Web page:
Pandora is seen here, in isolation beside Saturn's kinked and constantly changing F ring.
Pandora (near upper right) is 50 miles (81 kilometers) wide. The moon has an elongated, potato-like shape (see PIA07632).
Two faint ringlets are visible within the Encke Gap, near lower left. The gap is about 202 miles (325 kilometers) wide. The much narrower Keeler Gap, which lies outside the Encke Gap, is maintained by the diminutive moon Daphnis (not seen here).
This view looks toward the sunlit side of the rings from about 23 degrees above the ring plane. The image was taken in visible light with the Cassini spacecraft narrow-angle camera on Aug. 12, 2016.
The view was acquired at a distance of approximately 907,000 miles (1.46 million kilometers) from Saturn and at a Sun-Saturn-spacecraft, or phase, angle of 113 degrees. Image scale is 6 miles (9 kilometers) per pixel.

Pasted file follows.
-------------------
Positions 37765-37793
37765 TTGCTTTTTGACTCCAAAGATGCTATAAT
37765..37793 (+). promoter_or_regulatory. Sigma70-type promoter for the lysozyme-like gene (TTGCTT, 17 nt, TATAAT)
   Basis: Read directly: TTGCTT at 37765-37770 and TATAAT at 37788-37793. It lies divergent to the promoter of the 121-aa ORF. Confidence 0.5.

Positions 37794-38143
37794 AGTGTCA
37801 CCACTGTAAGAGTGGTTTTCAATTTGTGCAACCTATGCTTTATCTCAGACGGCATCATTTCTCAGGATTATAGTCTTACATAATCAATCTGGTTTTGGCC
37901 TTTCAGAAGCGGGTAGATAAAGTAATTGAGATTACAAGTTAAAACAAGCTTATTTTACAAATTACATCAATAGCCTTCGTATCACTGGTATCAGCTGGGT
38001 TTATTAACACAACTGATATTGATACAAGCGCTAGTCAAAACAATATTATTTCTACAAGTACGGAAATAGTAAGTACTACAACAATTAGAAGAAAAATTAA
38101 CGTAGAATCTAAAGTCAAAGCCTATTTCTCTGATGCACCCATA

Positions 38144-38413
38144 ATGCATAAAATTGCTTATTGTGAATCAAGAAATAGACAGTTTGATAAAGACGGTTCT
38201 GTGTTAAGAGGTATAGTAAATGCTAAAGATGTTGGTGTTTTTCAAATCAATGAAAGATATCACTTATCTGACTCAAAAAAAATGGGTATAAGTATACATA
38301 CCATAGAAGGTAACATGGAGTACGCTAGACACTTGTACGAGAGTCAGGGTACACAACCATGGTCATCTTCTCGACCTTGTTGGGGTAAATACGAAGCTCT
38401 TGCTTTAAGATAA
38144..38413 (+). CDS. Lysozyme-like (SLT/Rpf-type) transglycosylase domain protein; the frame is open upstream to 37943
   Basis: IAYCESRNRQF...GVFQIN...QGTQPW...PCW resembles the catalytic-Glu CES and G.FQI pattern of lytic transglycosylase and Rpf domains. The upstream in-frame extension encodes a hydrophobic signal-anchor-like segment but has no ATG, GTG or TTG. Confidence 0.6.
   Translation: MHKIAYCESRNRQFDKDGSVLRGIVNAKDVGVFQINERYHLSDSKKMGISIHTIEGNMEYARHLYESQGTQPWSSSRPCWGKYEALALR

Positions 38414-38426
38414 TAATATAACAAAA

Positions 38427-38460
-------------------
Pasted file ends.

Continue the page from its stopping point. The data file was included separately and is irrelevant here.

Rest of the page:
The Cassini mission is a cooperative project of NASA, ESA (the European Space Agency) and the Italian Space Agency. The Jet Propulsion Laboratory, a division of the California Institute of Technology in Pasadena, manages the mission for NASA's Science Mission Directorate, Washington. The Cassini orbiter and its two onboard cameras were designed, developed and assembled at JPL. The imaging operations center is based at the Space Science Institute in Boulder, Colorado.
For more information about the Cassini-Huygens mission visit http://saturn.jpl.nasa.gov and http://www.nasa.gov/cassini. The Cassini imaging team homepage is at http://ciclops.org.